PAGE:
Ask the experts: positive patient identification

Nov 17, 2015

Proper patient identity management is increasingly ranked as one of the top priorities for mitigating healthcare risk, as inaccurate patient identification compromises the integrity of patient information, creating massive patient safety and financial risks for healthcare providers.

To help providers address the clinical and financial risks associated with improper patient identity management, Imprivata recently held a webinar on how healthcare organizations are deploying technologies to enhance positive patient identification. Moderated by Christy Murfitt, Imprivata Vice President of Product Marketing, the panel featured:

 

  • Jim Schwamb, former VP, Patient Financial Services at BayCare Health System in Clearwater, FL,
    and
  • Dr. Sean Kelly, Imprivata’s CMO and a practicing medical doctor at Beth Israel Deaconess Medical Center in Boston, MA.

The panelists discussed the impact of medical identify theft, which has increased by 22% year over year, and highlighted the adverse effects that inaccurate patient information and outdated patient identifiers can have on quality of care. Inaccurate data not only compromises patient safety, it also has a negative impact on healthcare organizations’ revenue cycles.

According to Schwamb and Dr. Kelly, it is extremely difficult for providers to identify errors among the thousands of data points on medical charts. Even when providers are aware that a chart contains incorrect patient information, due to fraud or clinical error, it is complicated and time consuming to report, and clean up, such errors.

Based on his experience, Schwamb said, “if your patient ID data is wrong, then every provider downstream has the same bad ID data…That’s a mess. And to undo [the bad data] once you find it, takes many, many man hours.” He added, “health systems spend significant time doing cleanups every year. But once you’ve cleaned it up, it starts getting dirty again if you don’t have a way of getting it right at the beginning of the process.”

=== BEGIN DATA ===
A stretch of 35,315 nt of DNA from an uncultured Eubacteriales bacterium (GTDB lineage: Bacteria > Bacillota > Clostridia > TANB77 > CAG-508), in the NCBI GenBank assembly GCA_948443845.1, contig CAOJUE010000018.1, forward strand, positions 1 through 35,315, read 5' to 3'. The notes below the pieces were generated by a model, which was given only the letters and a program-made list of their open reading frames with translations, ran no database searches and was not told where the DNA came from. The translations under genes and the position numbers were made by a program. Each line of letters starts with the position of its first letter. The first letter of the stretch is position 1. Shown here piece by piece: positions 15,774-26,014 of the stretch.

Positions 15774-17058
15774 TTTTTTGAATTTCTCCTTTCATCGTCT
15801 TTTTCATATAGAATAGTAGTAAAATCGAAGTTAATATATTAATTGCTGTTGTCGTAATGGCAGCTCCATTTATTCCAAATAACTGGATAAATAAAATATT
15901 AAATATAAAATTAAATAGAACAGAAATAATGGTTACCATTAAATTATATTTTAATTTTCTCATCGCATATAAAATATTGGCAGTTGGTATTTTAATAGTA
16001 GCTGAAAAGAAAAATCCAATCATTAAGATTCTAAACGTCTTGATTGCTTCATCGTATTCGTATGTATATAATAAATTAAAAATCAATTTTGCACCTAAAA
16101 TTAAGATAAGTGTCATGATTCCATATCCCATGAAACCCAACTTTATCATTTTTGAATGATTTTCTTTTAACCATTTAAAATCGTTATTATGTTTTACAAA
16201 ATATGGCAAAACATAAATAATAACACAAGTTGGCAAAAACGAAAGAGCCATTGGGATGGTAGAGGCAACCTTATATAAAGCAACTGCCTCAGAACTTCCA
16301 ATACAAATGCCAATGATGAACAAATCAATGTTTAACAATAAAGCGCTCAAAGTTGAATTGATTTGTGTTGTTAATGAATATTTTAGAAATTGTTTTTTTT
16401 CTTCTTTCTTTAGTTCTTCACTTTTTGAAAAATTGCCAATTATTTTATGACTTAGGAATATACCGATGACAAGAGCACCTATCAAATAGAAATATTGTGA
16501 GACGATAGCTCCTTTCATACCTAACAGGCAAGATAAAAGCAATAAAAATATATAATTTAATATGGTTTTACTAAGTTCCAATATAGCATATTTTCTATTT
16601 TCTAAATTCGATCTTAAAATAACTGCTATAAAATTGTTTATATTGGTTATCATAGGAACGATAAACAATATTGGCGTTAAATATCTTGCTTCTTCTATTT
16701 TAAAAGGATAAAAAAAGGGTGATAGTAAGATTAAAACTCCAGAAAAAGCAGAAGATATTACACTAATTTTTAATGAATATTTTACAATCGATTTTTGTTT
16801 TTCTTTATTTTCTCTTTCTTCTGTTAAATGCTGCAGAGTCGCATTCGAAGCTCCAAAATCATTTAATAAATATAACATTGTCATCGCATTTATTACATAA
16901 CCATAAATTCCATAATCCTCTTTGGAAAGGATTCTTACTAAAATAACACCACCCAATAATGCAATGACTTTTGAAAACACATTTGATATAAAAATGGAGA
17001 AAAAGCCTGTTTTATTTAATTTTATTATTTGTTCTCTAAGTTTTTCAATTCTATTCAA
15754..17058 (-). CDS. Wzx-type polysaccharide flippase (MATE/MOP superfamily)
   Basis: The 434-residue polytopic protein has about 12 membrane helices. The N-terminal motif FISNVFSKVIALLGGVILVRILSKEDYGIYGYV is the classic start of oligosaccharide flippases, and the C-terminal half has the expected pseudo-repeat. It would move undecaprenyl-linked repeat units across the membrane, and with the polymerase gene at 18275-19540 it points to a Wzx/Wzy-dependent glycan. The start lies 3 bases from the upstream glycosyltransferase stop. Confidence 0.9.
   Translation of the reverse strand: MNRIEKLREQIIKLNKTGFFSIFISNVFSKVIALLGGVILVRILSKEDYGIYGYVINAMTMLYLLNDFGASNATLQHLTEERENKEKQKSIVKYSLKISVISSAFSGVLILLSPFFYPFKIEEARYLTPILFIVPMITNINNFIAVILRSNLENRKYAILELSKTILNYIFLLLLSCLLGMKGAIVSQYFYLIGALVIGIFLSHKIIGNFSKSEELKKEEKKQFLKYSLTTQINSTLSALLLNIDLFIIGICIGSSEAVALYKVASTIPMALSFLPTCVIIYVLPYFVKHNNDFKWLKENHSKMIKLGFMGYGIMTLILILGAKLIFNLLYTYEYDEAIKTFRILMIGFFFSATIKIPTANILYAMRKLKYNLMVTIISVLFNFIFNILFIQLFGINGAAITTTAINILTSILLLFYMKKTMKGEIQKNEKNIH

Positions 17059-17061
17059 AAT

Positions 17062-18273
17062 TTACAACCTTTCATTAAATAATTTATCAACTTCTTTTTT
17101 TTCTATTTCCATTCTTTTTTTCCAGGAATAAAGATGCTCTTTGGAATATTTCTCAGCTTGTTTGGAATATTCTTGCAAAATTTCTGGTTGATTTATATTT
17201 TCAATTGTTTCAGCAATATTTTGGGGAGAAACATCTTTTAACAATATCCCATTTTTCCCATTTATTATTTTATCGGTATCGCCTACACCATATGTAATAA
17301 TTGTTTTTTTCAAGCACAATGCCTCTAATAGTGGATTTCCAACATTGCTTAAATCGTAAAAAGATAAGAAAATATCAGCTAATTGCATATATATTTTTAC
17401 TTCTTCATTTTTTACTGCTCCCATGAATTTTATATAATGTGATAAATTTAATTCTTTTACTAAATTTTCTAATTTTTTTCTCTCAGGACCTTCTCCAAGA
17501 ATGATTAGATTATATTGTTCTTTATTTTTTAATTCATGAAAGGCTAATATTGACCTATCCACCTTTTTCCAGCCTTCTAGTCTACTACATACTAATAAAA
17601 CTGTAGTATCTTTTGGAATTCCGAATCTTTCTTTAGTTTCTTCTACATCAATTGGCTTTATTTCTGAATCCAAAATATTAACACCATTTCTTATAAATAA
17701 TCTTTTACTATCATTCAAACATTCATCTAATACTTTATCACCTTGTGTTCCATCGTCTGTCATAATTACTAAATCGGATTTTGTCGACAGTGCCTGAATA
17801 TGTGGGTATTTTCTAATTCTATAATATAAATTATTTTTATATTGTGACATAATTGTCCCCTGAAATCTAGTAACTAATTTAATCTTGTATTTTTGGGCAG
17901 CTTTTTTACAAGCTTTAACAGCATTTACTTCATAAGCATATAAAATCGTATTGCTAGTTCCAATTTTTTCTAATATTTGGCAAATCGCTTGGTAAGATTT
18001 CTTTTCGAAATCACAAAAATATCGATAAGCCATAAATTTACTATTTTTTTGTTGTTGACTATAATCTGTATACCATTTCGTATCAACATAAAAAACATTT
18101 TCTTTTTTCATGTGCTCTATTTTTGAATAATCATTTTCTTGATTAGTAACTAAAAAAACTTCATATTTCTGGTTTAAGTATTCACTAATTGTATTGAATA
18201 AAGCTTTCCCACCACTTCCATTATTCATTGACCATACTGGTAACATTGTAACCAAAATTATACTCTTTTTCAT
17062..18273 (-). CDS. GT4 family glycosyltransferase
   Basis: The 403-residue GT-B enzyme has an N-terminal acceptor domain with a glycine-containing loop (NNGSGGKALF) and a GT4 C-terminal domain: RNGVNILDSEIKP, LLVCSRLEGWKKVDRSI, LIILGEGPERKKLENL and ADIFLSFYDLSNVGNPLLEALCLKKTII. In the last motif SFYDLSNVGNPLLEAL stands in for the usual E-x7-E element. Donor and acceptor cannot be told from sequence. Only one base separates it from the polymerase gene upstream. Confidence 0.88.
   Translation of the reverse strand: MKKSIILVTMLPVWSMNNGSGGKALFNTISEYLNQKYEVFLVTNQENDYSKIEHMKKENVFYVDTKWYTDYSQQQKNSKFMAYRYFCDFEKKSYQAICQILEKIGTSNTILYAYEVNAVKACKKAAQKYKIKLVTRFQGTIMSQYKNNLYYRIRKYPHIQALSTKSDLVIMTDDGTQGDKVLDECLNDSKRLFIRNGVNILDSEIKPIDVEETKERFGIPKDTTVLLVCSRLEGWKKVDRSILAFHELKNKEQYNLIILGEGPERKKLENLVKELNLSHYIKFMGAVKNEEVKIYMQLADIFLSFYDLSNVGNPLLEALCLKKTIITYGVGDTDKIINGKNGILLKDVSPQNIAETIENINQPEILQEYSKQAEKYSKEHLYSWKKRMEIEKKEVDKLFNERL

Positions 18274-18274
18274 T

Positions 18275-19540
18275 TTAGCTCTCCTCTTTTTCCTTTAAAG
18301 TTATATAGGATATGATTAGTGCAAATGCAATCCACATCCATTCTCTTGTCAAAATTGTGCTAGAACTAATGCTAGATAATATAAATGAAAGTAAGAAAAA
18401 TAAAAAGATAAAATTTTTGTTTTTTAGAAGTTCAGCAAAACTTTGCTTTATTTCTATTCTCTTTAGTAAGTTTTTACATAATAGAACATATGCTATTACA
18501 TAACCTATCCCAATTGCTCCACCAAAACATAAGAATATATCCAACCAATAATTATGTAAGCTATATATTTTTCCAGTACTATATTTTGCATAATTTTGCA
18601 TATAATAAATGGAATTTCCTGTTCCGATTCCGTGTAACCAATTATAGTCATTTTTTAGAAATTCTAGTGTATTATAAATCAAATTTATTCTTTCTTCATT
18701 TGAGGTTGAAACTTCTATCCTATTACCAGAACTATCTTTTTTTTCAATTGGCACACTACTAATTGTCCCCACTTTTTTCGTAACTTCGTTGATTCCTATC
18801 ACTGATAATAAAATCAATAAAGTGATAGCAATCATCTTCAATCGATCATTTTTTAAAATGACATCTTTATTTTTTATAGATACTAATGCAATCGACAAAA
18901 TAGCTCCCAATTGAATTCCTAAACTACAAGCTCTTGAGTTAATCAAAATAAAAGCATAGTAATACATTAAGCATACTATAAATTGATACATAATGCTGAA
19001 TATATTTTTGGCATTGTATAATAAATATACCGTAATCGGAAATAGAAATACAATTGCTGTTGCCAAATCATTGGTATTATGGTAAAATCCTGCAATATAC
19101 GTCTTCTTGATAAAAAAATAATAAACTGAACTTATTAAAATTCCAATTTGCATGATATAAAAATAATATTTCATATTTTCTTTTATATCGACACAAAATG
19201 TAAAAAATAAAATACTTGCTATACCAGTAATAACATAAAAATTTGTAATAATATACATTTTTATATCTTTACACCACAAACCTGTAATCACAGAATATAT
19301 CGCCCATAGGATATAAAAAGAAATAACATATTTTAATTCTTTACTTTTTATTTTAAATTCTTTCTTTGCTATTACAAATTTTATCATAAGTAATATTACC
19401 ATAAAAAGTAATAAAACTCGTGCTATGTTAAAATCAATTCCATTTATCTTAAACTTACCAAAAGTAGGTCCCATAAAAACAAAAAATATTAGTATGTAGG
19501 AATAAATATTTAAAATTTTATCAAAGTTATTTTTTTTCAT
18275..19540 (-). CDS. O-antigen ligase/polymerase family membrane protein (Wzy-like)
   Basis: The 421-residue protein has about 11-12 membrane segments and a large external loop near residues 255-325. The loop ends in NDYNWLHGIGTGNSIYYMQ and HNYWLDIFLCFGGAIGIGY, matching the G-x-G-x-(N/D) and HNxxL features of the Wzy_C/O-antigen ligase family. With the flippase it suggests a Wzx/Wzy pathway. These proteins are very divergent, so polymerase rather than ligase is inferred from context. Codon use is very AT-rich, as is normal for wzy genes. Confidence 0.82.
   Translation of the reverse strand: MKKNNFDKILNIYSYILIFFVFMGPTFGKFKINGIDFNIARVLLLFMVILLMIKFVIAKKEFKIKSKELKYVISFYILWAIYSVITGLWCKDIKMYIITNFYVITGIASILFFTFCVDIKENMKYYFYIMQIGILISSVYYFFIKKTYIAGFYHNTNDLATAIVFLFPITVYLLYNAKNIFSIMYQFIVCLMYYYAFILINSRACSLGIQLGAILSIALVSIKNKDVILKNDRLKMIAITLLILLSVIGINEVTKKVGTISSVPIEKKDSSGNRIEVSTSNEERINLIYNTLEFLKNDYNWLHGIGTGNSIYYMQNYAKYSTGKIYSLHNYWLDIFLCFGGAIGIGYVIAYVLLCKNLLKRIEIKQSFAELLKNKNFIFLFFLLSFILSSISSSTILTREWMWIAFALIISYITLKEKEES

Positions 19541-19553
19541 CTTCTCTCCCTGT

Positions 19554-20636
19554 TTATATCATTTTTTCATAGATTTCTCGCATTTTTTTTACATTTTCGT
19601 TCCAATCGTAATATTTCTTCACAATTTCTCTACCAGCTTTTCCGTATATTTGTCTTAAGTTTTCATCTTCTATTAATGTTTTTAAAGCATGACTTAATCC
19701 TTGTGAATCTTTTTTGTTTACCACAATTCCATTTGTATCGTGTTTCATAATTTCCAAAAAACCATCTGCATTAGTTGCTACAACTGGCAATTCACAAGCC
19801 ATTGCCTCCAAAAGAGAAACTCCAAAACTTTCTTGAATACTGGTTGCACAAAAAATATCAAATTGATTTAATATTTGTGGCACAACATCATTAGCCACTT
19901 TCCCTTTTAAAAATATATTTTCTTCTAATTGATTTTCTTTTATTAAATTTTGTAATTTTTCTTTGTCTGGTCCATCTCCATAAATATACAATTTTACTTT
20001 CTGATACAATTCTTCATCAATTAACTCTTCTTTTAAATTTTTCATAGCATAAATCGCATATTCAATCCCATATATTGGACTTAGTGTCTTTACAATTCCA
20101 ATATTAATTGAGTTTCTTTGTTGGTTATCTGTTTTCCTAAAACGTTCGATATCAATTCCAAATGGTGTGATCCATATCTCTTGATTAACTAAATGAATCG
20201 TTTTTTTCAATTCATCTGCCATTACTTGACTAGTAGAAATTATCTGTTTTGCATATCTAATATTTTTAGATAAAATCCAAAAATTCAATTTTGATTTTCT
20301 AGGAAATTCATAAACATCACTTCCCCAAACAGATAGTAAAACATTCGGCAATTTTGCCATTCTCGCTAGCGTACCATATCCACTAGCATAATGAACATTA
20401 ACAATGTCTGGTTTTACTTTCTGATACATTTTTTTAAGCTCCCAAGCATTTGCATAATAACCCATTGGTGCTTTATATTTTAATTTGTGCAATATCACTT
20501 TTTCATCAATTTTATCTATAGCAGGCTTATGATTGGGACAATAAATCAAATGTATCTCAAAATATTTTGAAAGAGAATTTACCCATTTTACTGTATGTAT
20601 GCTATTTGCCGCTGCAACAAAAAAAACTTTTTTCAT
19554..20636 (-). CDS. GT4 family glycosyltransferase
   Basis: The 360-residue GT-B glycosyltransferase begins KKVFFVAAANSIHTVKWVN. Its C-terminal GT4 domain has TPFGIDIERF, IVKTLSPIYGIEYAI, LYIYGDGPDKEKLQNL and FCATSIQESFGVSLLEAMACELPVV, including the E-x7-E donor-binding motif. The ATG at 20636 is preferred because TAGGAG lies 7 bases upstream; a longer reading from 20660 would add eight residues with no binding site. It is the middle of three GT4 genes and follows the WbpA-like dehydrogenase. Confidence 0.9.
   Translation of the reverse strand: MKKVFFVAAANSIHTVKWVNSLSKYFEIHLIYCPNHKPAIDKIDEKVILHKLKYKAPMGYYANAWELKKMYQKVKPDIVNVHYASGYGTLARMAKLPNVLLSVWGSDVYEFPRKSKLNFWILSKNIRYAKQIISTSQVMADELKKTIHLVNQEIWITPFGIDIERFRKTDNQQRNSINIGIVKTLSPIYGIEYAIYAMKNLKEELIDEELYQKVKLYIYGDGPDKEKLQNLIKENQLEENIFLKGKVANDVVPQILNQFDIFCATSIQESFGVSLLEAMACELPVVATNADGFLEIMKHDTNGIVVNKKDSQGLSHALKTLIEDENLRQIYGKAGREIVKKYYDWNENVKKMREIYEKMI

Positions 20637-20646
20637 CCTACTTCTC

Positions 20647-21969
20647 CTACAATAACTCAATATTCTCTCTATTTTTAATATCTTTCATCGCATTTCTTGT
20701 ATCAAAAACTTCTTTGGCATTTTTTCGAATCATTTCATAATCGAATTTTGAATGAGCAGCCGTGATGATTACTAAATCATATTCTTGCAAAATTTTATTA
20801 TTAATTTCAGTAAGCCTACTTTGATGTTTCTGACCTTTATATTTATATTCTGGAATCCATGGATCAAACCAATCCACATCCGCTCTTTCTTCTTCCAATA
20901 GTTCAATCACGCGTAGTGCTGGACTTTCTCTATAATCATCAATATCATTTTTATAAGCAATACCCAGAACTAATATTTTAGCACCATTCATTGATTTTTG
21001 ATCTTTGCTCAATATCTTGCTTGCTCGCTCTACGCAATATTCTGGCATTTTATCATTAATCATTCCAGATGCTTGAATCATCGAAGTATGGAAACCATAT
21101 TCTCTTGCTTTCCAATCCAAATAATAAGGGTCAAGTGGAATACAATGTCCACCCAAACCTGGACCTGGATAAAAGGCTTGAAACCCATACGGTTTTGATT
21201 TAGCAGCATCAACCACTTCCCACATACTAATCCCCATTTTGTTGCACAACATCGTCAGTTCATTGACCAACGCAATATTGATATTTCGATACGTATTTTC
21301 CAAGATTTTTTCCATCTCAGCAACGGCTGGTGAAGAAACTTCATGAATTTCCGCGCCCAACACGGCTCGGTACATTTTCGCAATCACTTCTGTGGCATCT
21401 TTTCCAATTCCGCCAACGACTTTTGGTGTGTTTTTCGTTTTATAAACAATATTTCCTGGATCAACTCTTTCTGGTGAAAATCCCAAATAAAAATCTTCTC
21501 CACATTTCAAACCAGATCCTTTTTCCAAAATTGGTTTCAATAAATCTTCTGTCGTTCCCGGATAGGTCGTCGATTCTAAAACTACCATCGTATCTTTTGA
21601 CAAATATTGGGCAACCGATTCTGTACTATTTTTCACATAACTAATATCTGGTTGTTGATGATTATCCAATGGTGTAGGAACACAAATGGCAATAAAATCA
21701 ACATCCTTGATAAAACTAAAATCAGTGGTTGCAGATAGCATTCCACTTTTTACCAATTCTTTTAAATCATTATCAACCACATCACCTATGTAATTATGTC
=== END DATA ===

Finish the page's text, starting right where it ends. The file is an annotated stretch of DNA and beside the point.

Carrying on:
Rather than spend the time and money to identify and clean up bad data, healthcare providers may create a new, duplicate medical record for a patient, or overlay a patient’s data into an existing record of another patient. This leads to further misidentification downstream, which is more costly, more inefficient, and can result in an adverse medical event six percent of the time.

According to Schwamb, “When you create a new medical record, what you have effectively done is negated the investment in your electronic medical record system.”

Dr. Kelly addressed the importance of ascertaining proper patient information at the start of medical care. “Having technology that tells you who the patient is and attaches them to the correct record is priceless,” he said. “The value can’t be quantified.”

To address patient misidentification issues in his hospital system, Schwamb made the decision to implement Imprivata PatientSecure, the biometric patient identification solution. “The implementation was flawless. It was something we were very surprised with. The benefits just keep coming. The Imprivata PatientSecure palm vein biometric system works so well.”

Schedule a demo to learn more about Imprivata PatientSecure.